He has decided to believe in the Tooth Fairy and I have decided to let him. Years ago, I was staunchly against the make-believes. Not because I didn’t believe in the Tooth Fairy and Santa when I was a kid, but because I didn’t like the idea of lying to my kid. I couldn’t – and still kind of can’t – wrap my mind around the notion that our kids are supposed to trust us above all others and yet we willingly make up these fantastical tales of magical people and swear to god that they are real, knowing that someday, the jig will be up and where does that leave us then?

I told The Who, when he was only just newly two years old, that Santa Claus was a character in a story. He was actually scared of the idea of Santa at the time. Scared of the mall guy, scared of illustrations, scared of the thought that he might slip into our house in the night, unnoticed. It all creeped him out. So, I told him. And I also told him that lots of kids believe he is real and think it’s fun to believe that and we don’t want to ruin anyone’s fun, so let’s just keep what we know to ourselves. I know. He was two. But he seemed to be on board.

A few years later, he decided that he wanted to believe in Santa. And so, being the good Jews that we are, we got ourselves a shiny little tree and set it up with lights in our living room and dammit if that old Santa didn’t come sneaking into our house on Christmas eve with bundles of Legos for our little believer.

Then, last spring, he lost his first tooth. Already a skeptic at the age of five, he asked me if the Tooth Fairy was real. Point blank. He said, “Did you ever actually see her?” I told him that I never did and I said it with an air of confidence because let’s face it – I hadn’t. I had woken up once to the distinctive sound of my mother’s thighs rubbing together in the middle of the night as she not-so-stealthily approached my pillow with a quarter. I opened one eye and squinted it at her. She squinted back. I closed it again and we never spoke of it. That tooth was a molar, I’m pretty sure, so I was probably on the cusp of non-believing anyway, but still. And I never saw the actual fairy, so it was fair game when he asked.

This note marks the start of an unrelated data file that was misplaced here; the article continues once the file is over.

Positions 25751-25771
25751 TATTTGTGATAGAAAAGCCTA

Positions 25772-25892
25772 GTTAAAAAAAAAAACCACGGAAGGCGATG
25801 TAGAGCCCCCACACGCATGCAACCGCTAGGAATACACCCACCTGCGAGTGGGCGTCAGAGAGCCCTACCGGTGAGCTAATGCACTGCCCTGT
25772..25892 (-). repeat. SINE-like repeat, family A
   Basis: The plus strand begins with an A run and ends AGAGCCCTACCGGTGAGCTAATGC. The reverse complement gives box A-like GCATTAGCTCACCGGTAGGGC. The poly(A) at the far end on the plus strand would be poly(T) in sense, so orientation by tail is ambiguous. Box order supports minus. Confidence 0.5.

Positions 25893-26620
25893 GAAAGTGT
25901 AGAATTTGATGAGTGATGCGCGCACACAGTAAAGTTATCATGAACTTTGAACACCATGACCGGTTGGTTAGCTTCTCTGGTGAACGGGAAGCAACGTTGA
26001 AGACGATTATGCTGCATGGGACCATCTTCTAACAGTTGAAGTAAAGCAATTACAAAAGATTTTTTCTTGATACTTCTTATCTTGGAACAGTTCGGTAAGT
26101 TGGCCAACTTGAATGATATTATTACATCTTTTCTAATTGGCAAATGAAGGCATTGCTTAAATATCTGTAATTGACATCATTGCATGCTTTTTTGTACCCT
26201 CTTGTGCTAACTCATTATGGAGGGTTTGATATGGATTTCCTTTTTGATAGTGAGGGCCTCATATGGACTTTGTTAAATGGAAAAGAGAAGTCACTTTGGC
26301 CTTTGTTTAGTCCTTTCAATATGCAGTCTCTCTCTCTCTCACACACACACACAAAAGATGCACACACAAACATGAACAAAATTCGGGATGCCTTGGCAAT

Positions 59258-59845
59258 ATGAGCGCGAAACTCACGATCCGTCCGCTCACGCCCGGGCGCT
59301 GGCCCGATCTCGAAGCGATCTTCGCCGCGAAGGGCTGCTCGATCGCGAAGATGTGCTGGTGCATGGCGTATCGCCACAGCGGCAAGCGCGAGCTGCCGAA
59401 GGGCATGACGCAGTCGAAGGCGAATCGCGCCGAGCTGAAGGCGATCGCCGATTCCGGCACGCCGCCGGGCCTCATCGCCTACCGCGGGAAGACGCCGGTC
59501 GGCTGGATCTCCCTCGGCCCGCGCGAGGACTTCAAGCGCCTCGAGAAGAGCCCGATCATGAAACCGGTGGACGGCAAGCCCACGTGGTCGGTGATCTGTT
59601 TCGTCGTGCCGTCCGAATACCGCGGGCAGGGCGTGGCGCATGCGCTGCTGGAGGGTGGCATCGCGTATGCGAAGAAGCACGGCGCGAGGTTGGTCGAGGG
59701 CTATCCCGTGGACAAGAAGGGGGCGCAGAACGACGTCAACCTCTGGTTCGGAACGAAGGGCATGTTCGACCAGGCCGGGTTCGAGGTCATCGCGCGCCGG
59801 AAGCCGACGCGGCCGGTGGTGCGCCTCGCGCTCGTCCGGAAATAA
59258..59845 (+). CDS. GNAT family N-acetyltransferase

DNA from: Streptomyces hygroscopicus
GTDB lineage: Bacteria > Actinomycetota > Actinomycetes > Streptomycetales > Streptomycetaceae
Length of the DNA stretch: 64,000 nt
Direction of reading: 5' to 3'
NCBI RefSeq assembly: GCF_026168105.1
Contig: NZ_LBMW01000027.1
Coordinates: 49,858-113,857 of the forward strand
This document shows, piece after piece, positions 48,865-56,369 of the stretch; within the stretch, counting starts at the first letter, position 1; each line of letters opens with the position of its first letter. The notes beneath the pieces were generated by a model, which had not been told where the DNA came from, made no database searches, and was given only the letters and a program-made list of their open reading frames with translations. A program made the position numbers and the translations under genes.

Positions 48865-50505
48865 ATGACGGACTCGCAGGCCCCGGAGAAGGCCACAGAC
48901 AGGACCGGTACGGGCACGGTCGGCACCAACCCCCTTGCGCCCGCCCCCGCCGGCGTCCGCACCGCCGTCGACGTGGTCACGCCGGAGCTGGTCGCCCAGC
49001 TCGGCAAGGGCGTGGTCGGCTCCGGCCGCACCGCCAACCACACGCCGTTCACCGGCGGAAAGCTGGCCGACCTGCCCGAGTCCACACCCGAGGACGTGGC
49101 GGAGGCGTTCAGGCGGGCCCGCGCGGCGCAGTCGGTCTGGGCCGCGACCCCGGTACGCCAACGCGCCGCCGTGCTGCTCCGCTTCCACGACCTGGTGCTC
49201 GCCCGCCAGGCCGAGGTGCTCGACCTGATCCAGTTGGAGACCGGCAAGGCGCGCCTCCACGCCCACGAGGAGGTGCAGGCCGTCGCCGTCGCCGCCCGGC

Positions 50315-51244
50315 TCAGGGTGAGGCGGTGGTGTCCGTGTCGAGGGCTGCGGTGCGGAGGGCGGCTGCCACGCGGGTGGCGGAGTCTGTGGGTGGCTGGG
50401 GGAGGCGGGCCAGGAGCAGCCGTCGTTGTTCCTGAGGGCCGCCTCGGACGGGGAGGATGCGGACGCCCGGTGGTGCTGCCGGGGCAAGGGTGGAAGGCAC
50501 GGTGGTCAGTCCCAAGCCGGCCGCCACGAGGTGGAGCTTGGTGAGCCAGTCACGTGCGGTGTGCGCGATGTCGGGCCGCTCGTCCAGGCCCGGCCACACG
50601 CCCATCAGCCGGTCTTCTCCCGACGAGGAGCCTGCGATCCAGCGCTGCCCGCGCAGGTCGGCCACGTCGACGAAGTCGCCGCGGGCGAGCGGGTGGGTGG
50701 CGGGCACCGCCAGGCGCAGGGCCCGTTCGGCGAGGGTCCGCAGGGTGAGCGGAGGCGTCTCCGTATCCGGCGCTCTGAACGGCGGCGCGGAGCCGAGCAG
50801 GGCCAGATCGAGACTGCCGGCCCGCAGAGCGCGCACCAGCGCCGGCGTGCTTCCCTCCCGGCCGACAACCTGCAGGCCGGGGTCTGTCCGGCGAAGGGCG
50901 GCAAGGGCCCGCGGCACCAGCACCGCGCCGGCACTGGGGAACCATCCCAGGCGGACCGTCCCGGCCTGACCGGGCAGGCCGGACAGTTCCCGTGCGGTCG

That first night, when he lost his first tooth, the Fairy left him a long letter in a swirly pink font with two golden dollars taped to the bottom of it. He awoke to the bounty and was fully on board. The second tooth was just as believable. And just now, round three, he woke up from a sound sleep, afraid that midnight was too late for her to come. “Mama! It’th too late! The’s not going to come!” he lisped through the gaping space where his front tooth had been. And so with tonight’s swirly-fonted letter sitting in the printer tray in the next room, I invited him onto my lap and assured him that she wouldn’t come until I was asleep.

“Why?” he asked, rubbing the sleep from his eye.

“Because,” I told him, confidently, “she prefers a quiet, dark house.” And as I said it, I was aware that what had begun as a shady little evasion of the truth was turning into a full-fledged lie. “Besides,” I continued. “I think I heard little tinkling bells outside not that long ago, so she must be in the neighborhood, just waiting.” Bells. Now she had bells.

He sat up on my lap a little. “Were they like jingle bells?”

“No,” I said. “More…tinkly.”

“Like this?” he asked, demonstrating light little squeaks tripping over his tongue.

“Yeah, just like that.” And then I kissed his forehead and sent him back up to bed, only half ashamed of the web of deceit I had spun.